Nitrogen balance and use efficiency in the Calapooia River Watershed, Oregon, United States

Jiajia Lin1, Jana Compton2, George Mueller-Warrant3, William Matthews4, Scott Leibowitz5

1 National Research Council, based at US Environmental Protection Agency, Western Ecology Division, 200 SW 35th St, Corvallis, OR 97333, [email protected]

2 US Environmental Protection Agency, Western Ecology Division, 200 SW 35th St, Corvallis, OR 97333, [email protected]

3 US Department of Agriculture, Agricultural Research Service, 3420 NW Orchard Ave, Corvallis, OR 97331, [email protected]

4 Oregon Department of Agriculture, Natural Resources Division, 635 Capitol St NE, Salem, OR 97301, [email protected]

5 US Environmental Protection Agency, Western Ecology Division, 200 SW 35th St, Corvallis, OR 97333, [email protected]

Abstract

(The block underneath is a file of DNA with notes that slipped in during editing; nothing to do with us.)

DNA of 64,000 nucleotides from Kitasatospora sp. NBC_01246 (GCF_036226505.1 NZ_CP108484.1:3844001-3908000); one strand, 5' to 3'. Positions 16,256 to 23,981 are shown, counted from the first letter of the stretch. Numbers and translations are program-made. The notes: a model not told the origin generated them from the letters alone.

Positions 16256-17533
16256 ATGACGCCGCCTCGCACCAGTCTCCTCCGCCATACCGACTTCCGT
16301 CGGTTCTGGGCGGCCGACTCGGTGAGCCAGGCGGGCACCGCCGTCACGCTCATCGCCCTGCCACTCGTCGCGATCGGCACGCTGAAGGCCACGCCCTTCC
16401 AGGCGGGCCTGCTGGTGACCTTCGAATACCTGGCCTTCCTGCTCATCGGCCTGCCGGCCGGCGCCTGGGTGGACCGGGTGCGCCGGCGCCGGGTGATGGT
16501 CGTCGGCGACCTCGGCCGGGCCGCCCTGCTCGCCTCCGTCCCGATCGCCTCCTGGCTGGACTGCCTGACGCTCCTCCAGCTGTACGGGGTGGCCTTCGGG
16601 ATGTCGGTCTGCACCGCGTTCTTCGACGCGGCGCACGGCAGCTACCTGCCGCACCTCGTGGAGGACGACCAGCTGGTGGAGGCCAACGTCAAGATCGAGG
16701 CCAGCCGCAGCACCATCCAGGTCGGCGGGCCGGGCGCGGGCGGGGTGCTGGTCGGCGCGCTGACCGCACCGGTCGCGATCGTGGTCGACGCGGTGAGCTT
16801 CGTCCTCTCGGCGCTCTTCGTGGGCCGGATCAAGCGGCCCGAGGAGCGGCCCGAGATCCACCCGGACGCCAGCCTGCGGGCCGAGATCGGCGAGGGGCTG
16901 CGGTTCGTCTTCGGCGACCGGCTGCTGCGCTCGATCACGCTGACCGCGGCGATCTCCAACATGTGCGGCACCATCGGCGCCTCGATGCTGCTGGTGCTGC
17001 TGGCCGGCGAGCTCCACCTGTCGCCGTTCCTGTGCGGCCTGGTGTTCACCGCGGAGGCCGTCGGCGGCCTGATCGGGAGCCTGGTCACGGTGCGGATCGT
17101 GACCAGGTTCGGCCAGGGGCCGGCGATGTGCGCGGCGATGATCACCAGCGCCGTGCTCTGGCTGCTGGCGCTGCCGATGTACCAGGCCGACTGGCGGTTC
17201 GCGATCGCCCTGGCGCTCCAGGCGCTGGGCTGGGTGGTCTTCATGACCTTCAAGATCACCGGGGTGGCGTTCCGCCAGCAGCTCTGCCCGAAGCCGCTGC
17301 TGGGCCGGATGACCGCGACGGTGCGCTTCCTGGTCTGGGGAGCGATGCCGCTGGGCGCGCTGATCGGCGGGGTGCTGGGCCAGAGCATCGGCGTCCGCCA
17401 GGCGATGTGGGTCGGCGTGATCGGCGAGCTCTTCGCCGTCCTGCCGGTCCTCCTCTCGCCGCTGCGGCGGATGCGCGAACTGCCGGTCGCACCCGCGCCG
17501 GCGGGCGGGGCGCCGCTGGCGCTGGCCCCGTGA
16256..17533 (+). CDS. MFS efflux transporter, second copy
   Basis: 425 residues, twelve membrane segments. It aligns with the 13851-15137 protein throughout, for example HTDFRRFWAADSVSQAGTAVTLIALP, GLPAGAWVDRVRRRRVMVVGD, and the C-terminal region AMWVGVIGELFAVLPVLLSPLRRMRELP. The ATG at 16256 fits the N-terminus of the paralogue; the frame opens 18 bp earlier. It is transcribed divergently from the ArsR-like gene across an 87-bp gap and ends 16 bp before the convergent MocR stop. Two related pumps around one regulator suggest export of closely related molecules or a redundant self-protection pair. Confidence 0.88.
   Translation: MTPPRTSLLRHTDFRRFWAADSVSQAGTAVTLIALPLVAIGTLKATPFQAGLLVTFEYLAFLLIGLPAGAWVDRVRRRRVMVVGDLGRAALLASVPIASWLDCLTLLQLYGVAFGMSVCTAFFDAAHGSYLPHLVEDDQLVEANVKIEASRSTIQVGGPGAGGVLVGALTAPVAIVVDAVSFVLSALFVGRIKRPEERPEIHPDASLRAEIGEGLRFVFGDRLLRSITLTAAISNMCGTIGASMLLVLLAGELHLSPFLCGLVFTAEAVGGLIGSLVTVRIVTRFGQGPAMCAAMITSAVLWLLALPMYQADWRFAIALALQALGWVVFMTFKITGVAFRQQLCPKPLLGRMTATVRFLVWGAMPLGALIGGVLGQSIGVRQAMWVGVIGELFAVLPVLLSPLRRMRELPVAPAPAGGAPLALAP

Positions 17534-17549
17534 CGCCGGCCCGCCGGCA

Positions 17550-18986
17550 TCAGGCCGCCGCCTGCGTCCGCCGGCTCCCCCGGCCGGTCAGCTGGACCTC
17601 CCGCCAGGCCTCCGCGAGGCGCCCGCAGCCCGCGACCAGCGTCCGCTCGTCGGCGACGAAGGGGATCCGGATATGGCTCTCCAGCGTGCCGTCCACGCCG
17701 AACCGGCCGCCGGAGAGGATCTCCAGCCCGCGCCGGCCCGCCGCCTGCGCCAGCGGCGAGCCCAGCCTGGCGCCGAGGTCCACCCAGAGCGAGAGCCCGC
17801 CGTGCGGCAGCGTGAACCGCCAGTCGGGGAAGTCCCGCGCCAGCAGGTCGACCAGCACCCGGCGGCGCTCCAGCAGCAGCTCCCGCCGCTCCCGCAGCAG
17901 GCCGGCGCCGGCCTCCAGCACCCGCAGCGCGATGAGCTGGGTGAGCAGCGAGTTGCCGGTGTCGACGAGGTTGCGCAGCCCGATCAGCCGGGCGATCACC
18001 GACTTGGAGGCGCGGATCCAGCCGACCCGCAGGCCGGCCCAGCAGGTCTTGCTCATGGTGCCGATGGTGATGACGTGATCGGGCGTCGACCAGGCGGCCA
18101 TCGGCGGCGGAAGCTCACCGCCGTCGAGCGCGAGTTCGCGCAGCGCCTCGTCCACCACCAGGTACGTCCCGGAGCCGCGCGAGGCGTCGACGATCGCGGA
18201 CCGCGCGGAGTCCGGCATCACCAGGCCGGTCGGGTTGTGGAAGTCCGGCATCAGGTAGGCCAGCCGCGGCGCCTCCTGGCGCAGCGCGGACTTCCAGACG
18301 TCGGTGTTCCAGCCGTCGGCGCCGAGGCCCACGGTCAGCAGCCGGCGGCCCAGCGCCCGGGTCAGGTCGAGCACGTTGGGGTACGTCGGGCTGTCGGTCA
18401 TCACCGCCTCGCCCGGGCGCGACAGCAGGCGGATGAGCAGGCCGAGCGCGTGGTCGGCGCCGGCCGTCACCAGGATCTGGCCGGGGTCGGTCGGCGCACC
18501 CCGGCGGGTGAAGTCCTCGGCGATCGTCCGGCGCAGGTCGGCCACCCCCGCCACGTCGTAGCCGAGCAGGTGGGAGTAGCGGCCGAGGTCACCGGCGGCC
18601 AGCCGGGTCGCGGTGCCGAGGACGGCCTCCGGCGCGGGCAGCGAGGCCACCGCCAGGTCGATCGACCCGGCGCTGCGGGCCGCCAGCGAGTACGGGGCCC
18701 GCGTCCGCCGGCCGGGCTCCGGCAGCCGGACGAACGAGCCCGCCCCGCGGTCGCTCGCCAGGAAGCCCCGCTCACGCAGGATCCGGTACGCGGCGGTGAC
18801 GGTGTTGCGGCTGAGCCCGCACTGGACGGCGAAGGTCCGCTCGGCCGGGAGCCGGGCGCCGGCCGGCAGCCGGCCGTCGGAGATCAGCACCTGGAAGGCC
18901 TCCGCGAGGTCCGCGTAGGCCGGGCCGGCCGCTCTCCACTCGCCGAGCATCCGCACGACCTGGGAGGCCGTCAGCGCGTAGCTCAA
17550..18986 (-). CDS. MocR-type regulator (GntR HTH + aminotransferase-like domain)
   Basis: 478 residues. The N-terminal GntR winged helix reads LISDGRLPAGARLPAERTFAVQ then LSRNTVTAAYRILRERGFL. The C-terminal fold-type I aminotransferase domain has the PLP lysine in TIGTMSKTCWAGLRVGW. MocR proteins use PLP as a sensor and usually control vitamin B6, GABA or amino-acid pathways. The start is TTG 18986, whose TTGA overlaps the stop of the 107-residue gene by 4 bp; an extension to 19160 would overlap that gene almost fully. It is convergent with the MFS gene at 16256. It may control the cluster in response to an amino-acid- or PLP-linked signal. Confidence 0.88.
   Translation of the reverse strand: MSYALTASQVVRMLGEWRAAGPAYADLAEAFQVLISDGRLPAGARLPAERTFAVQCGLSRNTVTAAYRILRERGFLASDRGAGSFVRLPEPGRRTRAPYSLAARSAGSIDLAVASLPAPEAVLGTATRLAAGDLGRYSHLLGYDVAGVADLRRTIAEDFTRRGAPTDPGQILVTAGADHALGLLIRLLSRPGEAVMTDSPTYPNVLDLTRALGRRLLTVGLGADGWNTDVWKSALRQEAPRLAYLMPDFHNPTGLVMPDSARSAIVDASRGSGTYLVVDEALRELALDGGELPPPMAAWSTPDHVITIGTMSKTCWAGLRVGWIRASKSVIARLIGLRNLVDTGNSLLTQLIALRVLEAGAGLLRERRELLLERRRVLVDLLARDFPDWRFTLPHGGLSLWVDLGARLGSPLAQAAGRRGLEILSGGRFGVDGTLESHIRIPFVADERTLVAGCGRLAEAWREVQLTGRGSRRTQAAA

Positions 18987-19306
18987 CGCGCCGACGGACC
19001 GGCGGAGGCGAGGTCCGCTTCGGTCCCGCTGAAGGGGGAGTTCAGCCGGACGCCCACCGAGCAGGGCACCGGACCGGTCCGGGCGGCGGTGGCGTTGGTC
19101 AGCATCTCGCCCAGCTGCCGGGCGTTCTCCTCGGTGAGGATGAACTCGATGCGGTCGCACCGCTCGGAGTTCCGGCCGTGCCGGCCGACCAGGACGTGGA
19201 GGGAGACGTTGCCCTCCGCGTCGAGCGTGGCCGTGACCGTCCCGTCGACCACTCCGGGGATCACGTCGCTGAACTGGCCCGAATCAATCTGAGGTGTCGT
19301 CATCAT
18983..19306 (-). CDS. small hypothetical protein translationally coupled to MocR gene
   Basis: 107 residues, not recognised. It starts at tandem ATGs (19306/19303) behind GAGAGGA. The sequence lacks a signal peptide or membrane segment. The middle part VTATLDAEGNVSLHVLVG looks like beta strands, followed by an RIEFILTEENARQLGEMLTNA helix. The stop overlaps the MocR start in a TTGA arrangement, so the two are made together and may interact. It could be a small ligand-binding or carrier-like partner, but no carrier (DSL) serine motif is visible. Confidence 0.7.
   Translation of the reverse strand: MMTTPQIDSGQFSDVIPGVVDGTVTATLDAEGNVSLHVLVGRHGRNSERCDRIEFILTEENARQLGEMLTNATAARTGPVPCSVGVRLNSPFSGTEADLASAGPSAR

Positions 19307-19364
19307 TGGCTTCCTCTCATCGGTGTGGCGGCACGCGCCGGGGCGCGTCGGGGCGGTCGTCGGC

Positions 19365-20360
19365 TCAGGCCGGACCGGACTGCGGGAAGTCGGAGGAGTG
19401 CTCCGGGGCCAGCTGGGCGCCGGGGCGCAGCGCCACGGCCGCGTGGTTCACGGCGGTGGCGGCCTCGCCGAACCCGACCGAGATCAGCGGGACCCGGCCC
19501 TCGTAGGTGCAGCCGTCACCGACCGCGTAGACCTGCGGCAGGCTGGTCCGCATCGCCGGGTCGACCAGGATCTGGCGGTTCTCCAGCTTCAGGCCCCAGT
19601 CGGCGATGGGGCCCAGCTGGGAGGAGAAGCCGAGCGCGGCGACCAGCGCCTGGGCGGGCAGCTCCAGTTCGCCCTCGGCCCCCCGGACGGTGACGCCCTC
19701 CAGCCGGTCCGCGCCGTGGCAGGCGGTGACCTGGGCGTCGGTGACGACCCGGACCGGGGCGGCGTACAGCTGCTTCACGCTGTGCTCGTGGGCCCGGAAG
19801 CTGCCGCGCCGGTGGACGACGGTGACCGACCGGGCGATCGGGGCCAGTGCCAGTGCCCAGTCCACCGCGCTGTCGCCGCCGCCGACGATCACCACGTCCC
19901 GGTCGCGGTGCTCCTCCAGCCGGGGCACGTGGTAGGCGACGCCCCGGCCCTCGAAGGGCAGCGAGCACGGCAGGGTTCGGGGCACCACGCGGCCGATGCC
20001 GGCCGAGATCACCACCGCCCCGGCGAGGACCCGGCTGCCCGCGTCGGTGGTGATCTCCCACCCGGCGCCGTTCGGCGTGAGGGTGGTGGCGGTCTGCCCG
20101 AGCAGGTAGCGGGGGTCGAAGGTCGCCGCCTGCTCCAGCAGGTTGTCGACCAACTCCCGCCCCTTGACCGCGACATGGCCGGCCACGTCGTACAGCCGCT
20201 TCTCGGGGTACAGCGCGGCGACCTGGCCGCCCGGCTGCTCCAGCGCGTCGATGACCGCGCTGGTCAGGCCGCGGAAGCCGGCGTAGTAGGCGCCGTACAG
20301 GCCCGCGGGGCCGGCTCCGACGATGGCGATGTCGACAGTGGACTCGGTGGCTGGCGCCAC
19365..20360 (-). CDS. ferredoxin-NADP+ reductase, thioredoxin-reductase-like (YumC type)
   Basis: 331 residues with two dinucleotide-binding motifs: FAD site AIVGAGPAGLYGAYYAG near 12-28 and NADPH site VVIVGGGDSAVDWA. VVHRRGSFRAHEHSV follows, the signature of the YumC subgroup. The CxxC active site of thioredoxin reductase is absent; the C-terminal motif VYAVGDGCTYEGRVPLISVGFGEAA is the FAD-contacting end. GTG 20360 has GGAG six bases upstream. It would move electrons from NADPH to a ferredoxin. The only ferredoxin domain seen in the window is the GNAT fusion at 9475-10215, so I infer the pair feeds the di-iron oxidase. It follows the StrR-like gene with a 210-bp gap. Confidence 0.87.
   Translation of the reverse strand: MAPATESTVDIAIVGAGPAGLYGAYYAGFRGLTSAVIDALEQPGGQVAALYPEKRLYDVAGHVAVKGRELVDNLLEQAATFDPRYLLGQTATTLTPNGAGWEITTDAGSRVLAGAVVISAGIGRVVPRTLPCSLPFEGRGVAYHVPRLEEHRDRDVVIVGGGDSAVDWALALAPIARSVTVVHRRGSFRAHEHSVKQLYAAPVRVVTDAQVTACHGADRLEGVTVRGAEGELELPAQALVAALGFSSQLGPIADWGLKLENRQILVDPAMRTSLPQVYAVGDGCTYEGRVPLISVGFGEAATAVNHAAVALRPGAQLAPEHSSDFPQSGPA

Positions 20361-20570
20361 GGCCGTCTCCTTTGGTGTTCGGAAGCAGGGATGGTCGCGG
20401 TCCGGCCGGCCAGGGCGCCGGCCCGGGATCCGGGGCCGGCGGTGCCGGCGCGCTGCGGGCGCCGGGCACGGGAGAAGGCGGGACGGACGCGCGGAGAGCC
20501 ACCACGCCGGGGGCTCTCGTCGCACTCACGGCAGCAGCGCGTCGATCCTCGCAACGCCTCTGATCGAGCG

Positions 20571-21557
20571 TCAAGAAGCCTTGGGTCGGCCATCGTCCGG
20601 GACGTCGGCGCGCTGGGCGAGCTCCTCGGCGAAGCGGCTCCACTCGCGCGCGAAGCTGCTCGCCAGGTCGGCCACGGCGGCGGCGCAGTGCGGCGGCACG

Reducing nitrogen (N) released into the environment through greater N use efficiencies (NUE) is a current challenge in watershed management. Examining N sources and sinks at local scales allows for better watershed-scale N use. We use data on land-use, CAFOs, N deposition, stream chemistry, and crop-level and county-level fertilizer use to assess the N inputs, exports and retention in the Calapooia River Watershed (CRW).  The CRW is influenced by intensive agricultural activities, mostly in grass seed crops. Our results demonstrate that fertilizer is the dominant N input on agricultural land, with an average rate of 130 kg N/ha/yr on these subwatersheds.  Deposition and alder fixation are the two main sources of N on forested land, with an average rate of <10 kg N/ha/yr.  About 50-60% of the annual hydrologic N yield occurs during wet winter and reaches 40 kg N/ha per season.  Summer TN yield is minimum, as low as <1 kg N/ha per season.  At the CRW scale, annual stream export is 19% of the total N inputs.  On average, about 41% of total N input is removed annually via crop harvest among the 58 subwatershed.  The proportion of net N input that is “retained” in Calapooia is within the same range of estimates of northeastern watersheds.  Our analysis also shows that runoff alone explains 62% of the variance in fractional N export in the U.S. watersheds.